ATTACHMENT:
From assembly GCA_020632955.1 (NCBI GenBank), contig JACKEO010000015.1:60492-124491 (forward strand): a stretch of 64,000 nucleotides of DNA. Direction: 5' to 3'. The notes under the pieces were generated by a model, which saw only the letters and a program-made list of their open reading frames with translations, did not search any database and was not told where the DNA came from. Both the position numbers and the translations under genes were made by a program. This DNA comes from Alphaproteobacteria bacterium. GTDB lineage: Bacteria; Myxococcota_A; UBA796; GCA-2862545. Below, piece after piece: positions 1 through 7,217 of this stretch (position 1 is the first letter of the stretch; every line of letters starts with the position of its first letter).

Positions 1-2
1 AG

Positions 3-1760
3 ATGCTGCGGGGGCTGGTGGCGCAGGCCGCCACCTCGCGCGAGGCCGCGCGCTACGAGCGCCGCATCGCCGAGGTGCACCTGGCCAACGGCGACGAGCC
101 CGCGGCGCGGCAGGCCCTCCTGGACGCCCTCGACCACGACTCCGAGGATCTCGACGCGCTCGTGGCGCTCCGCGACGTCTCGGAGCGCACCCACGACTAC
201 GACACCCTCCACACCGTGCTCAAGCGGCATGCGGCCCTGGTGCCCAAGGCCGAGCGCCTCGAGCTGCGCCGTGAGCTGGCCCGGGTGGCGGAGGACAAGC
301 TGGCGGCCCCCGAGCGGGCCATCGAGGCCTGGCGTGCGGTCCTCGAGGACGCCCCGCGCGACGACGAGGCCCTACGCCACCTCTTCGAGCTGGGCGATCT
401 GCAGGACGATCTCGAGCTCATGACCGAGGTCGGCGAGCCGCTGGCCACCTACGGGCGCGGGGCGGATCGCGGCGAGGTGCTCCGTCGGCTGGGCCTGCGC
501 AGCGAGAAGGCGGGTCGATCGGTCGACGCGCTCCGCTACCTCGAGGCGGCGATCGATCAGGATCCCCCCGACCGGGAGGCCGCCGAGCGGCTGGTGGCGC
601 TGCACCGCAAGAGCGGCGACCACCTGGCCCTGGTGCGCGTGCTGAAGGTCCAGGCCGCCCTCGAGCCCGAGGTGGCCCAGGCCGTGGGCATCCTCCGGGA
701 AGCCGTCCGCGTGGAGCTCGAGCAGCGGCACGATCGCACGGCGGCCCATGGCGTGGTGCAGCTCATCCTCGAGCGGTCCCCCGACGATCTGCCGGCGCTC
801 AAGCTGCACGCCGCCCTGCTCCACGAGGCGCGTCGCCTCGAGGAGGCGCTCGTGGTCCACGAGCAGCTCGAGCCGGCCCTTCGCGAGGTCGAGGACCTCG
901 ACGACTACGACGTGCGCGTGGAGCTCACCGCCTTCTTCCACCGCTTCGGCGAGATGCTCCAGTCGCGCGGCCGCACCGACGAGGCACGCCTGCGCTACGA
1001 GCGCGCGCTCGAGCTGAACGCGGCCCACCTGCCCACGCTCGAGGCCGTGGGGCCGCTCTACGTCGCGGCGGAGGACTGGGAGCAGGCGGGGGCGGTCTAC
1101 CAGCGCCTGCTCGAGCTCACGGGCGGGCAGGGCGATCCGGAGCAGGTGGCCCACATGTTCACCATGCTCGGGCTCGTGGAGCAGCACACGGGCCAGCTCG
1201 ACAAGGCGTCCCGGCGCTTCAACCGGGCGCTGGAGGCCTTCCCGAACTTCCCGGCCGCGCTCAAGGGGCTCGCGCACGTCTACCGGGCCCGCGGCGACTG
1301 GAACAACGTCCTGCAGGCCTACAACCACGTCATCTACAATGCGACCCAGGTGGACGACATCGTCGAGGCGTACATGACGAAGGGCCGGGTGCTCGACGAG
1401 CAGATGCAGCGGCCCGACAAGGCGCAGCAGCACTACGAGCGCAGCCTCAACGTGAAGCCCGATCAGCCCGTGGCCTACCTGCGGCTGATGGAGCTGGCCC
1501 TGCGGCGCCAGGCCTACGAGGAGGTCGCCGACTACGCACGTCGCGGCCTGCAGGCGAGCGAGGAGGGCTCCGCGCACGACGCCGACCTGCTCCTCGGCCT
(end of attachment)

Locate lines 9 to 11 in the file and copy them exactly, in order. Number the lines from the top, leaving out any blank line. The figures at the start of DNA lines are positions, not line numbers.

401 GCAGGACGATCTCGAGCTCATGACCGAGGTCGGCGAGCCGCTGGCCACCTACGGGCGCGGGGCGGATCGCGGCGAGGTGCTCCGTCGGCTGGGCCTGCGC
501 AGCGAGAAGGCGGGTCGATCGGTCGACGCGCTCCGCTACCTCGAGGCGGCGATCGATCAGGATCCCCCCGACCGGGAGGCCGCCGAGCGGCTGGTGGCGC
601 TGCACCGCAAGAGCGGCGACCACCTGGCCCTGGTGCGCGTGCTGAAGGTCCAGGCCGCCCTCGAGCCCGAGGTGGCCCAGGCCGTGGGCATCCTCCGGGA